Tips for introverts giving presentationsPosted on April 12th, 2018 in Engaging Experiences, Presenting at Conferences
Despite the huge benefits of speaking at conferences, giving presentations can be a terrifying experience for some people. Sometimes the thought alone can create anxiety. If you’re in this position, there are a few steps you can take to help ease the pressure before you have to give a talk.
Know your own worth
One of the biggest worries about being on stage is that you don’t deserve to be there, that you don’t have enough knowledge to be considered an expert or that people in the audience are going to think you’re talking rubbish.
This is extremely unlikely to be the case. If an event organiser has asked you to talk at an event, they have a very good reason for doing so. It may be that you’re a leader in your industry or that you have a specialism that’s hard to find, but for whatever reason, someone has picked you to speak (and maybe even offered to pay you) because they believe in you.
An event organiser – especially one with experience – knows what works well at events. If they were to pick low quality speakers, it would reflect badly on them and their show. If they’ve asked you to speak, it’s because they think you have something useful to share.
Know your stuff
If you’re feeling worried about giving a talk, it may be that you’re worried about how well prepared you are. While having a relaxed attitude and an off-the-cuff manner can be impressive, it’s often the result of doing your homework. There’s no such thing as over-preparation.
Going over your talk again and again helps familiarise yourself with the content and the order, helping you become more confident in what you’re talking about. Knowing the links between different slides can help you transition more smoothly, making your presentation become more polished.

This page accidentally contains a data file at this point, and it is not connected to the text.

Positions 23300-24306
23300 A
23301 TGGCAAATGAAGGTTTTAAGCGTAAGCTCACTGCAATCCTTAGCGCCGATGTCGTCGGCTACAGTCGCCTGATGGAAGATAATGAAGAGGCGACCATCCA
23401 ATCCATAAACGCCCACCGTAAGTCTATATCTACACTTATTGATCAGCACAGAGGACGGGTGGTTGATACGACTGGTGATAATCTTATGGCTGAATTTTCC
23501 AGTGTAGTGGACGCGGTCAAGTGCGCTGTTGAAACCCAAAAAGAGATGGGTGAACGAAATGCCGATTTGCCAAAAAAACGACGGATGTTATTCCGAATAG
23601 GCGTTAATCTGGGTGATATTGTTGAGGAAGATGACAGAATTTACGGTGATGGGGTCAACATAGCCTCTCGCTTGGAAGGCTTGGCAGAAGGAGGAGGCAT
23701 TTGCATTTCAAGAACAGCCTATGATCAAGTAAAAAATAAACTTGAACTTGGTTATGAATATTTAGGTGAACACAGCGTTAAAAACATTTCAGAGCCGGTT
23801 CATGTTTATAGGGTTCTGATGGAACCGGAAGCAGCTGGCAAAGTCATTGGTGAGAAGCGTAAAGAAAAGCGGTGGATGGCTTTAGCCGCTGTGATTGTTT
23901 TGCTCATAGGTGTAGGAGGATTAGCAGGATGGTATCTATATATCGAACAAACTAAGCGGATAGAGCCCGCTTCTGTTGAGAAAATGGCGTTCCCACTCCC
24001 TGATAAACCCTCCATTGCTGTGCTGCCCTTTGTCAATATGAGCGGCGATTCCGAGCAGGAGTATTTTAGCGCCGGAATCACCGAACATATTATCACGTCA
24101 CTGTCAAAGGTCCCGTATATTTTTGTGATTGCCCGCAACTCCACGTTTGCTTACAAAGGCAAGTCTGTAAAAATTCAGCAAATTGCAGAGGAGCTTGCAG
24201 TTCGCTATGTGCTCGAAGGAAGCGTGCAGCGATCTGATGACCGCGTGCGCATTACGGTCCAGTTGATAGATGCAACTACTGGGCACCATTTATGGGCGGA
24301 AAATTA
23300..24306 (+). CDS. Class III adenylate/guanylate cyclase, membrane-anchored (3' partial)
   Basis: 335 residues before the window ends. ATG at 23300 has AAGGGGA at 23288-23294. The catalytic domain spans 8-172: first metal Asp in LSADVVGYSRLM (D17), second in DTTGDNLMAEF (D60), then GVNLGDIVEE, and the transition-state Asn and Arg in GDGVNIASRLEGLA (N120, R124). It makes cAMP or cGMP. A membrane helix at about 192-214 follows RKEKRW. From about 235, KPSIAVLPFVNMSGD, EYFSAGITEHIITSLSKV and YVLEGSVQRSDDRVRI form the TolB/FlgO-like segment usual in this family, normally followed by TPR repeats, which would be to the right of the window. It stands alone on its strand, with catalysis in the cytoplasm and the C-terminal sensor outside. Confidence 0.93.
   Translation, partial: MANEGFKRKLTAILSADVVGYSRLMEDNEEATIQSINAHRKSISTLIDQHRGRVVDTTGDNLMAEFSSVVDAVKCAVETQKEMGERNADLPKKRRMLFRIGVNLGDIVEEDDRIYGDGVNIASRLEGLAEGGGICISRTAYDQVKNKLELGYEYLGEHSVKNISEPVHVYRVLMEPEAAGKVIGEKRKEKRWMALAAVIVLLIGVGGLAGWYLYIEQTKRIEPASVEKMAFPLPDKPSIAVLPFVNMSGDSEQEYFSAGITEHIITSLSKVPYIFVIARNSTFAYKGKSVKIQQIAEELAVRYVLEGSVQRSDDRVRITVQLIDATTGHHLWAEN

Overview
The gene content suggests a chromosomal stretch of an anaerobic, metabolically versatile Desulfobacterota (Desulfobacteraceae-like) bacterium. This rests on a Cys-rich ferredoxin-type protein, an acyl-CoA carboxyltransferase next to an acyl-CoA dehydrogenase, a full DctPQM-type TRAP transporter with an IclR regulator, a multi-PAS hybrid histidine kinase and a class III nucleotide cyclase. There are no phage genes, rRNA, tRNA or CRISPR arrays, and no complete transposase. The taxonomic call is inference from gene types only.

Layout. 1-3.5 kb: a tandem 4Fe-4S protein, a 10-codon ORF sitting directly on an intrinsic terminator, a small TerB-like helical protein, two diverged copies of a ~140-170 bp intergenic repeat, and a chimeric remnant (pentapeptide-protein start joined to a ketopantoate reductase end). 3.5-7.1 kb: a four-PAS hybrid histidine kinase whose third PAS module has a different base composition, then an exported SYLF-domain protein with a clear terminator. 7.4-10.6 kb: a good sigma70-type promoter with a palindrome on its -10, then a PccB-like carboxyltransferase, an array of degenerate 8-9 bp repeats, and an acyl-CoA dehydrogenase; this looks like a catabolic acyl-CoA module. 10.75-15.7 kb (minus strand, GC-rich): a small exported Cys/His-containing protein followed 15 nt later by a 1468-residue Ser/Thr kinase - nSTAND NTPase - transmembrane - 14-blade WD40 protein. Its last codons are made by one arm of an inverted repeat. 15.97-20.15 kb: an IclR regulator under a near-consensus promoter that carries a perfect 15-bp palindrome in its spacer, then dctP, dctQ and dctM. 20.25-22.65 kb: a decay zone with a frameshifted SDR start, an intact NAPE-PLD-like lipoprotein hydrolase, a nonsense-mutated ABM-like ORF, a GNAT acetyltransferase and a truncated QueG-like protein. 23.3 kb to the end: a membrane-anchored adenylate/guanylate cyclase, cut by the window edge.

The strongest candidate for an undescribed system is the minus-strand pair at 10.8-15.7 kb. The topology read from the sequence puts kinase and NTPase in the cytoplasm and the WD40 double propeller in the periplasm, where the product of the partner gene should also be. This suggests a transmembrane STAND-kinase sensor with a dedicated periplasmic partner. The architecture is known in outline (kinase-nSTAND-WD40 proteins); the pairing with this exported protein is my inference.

Make a story
Another thing that can seem off about a presentation is that there’s no clear structure, and often threading your information into a story can make it easier to understand and more enjoyable. Having a clear beginning, middle and end, with a clear path from one section to another, can make it much easier for people to listen to.
The familiar structure is great for people following along, and it also helps to make sure that you’re only including relevant information and not going off on tangents.
Work on your presentation
There are plenty of tips out there about how to make an amazing presentation, such as following Guy Kawaski’s 10/20/30 rule. However, one of the most important aspects for the audience is the visual side of things.
No matter what you’re talking about, you can help take eyes off you and onto the screen with compelling images. Free stock images sites like Pixabay are a great way to legally use photos to take your slideshow up a notch.
Some people like to add as much text to their slides as possible, thinking it too will attract audience attention, but it’s better to go with fewer words. If the audience is reading your slides, they’re listening less to you and when you get out of sync you start to lose their interest.
Being prepared is one of the key aspects to feeling confident on stage. Once you know what you’re saying, and that you have the appropriate slides to back yourself, it becomes a lot easier to share your knowledge with people who are there because they want to learn from you.
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